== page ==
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Thread: NTN Associates (Neil Thomas)

  1. #1
    Karen1054
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    NTN Associates (Neil Thomas)

    Hi, I think this is my first post here. Checked the index and didn't see this market. In fact, have found nothing on it anywhere, so I'm asking if anyone here knows of it. Here's the deal:This entity placed a blind ad in the New York Times looking for business writers (I saw it in AbsoluteWrite Premium newsletter). Asked for resume and sample articles, which I sent.Yesterday I received a letter from Neil Thomas at NTN Associates (735 Northstar West, 625 Marquette Ave, Minneapolis, MN 55402, no phone, no e-mail) giving me the "opportunity" to provide "articles of approx. 700-750 words on business, management, sales, leadership, and motivation type topics, with humor sprinkled in."Pay: $800 per article.He included several examples, written in first-person with no byline.I'm asked to "submit a sample article. If it is acceptable, we will contact you and make final arrangements. If not acceptable, the article will be returned to you promptly."This smells fishy to me for several reasons: The pay seems too good to be true. The guy has already seen my writing, so why ask for an article on an unspecified topic on spec? There's no mention of rights purchased, byline, or even where the work will be published. "Final arrangements" is not a phrase the editors I know usually use.Does anyone have any experience with this outfit? Is it a scam? If so, I guess this post can serve as a warning.Thanks,Karen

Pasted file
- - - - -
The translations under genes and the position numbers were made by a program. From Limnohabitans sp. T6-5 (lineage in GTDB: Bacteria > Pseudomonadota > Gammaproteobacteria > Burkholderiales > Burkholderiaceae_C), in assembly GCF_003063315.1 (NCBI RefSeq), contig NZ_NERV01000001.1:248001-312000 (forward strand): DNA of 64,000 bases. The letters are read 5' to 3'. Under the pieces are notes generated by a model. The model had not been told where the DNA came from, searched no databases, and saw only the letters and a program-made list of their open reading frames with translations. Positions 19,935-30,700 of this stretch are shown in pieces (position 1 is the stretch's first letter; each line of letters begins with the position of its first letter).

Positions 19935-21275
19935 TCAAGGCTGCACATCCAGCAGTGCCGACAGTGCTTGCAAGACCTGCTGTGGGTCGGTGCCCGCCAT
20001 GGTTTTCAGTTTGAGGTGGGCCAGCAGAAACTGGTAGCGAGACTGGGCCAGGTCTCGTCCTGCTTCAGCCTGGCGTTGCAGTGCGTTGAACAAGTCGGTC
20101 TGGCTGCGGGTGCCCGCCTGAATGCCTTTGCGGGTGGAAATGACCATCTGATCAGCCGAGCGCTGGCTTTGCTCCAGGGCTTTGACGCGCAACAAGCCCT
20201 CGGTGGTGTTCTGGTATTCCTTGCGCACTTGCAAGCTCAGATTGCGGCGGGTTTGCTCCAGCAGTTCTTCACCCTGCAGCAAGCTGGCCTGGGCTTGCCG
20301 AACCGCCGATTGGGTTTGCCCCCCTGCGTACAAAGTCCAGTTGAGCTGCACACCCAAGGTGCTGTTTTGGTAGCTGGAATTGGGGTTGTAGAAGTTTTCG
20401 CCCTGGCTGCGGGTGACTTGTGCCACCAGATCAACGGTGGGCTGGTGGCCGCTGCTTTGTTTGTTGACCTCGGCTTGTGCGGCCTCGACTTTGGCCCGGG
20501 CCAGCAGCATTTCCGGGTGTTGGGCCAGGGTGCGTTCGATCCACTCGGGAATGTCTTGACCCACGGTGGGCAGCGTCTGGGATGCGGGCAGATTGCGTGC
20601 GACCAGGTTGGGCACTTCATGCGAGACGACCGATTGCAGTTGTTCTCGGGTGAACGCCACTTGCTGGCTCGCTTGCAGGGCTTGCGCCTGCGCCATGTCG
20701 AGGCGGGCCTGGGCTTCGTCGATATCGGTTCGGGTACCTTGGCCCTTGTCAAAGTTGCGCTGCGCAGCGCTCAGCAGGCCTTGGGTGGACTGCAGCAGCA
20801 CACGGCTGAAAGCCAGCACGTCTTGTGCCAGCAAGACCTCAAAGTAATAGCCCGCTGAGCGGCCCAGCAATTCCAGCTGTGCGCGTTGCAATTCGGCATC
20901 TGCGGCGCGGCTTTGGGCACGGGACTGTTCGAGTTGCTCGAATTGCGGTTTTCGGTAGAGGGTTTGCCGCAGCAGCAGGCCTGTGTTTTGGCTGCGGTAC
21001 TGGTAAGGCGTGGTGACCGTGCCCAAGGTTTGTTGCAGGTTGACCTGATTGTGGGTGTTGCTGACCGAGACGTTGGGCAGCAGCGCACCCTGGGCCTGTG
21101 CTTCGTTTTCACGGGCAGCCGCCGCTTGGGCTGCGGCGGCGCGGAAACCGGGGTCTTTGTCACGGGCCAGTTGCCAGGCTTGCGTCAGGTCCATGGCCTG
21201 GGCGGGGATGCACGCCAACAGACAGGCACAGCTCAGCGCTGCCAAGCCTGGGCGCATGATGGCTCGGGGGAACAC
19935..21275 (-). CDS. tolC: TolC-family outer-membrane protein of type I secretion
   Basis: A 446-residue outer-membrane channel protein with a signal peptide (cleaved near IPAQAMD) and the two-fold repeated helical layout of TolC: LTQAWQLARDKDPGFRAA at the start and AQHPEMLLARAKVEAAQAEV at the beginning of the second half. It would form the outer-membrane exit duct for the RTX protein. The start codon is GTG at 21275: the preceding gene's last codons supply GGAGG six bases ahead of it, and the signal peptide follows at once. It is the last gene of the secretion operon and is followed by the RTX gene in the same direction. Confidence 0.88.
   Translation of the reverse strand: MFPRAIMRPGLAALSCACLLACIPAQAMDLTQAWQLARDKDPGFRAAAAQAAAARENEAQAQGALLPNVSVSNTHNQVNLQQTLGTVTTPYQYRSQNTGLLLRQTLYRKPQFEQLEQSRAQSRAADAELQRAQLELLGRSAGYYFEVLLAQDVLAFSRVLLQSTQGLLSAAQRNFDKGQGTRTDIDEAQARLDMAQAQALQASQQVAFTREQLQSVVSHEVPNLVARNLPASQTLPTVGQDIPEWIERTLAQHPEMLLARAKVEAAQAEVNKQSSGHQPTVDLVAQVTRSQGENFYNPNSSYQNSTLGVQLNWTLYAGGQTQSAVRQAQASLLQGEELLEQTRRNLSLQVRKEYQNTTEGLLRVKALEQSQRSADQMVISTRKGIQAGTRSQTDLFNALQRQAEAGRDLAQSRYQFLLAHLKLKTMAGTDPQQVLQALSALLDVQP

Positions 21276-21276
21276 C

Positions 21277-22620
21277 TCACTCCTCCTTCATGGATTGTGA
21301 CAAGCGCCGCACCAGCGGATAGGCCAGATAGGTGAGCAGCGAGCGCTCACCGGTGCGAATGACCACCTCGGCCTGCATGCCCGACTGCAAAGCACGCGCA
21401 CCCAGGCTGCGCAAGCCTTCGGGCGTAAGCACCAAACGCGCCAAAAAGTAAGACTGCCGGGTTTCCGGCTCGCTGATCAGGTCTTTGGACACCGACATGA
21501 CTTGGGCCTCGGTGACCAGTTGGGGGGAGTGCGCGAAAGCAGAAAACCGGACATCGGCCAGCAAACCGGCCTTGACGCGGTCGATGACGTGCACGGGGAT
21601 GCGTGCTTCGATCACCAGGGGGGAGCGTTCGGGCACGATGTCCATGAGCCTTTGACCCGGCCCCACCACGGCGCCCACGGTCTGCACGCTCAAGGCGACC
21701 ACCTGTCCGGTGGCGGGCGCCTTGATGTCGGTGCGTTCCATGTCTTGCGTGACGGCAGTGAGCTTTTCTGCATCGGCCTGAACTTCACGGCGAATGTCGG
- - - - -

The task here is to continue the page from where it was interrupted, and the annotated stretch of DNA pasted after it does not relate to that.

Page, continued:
2. #2
    figuring it all out crashbam's Avatar
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    NTN Associates

    Karen:

    This is my first time to this website. I came here specifically looking for information on NTN because today I received the same letter you did! Very strange. The envelope was typed on a typewriter and there is a typo in Minneapolis (three n's). The letter was handsigned but not on any type of letterhead. No phone number and I can't find anything when I google either NTN Associates or Neil Thomas.

    I am going to contact him and see what happens. I'll post back here if I learn anything else.

  3. #3
    Karen1054
    Guest
    Hi, crashbam,

    My envelope is also plain white, addressed on a typewriter, and Minnneapolis has 3 N's in it! It's also mailed from zip code 55414, and his is 55402, for what it's worth.

    I think I have answered my own question. This guy can't be on the level. Taking the logic one step further, I don't think he's using his whole name so he can't be located. Neil Thomas of NTN Associates? Methinks his last name begins with an N.

    What I don't understand is his point. Why go to so much trouble to dupe writers into giving him articles on such mundane topics? He could write them himself.

    I was going to write to him as well with my questions and see if I get a response. I'm not expecting one. Thanks very much for comparing notes with me. I'll report back if I find out more.

  4. #4
    Ooo! Shiny new cover! Absolute Sage Cathy C's Avatar
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    Checking into it now, guys. Stay tuned.
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  5. #5
    wishes you happiness JennaGlatzer's Avatar
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    Cathy, I don't know anything more than they do. We just linked to the ad from the NY Times.
    I am no longer here. If you'd like to visit me, please find me at www.jennaglatzer.com or on Facebook. Thanks!

  6. #6
    Robert Toy
    Guest
    Quote Originally Posted by Karen1054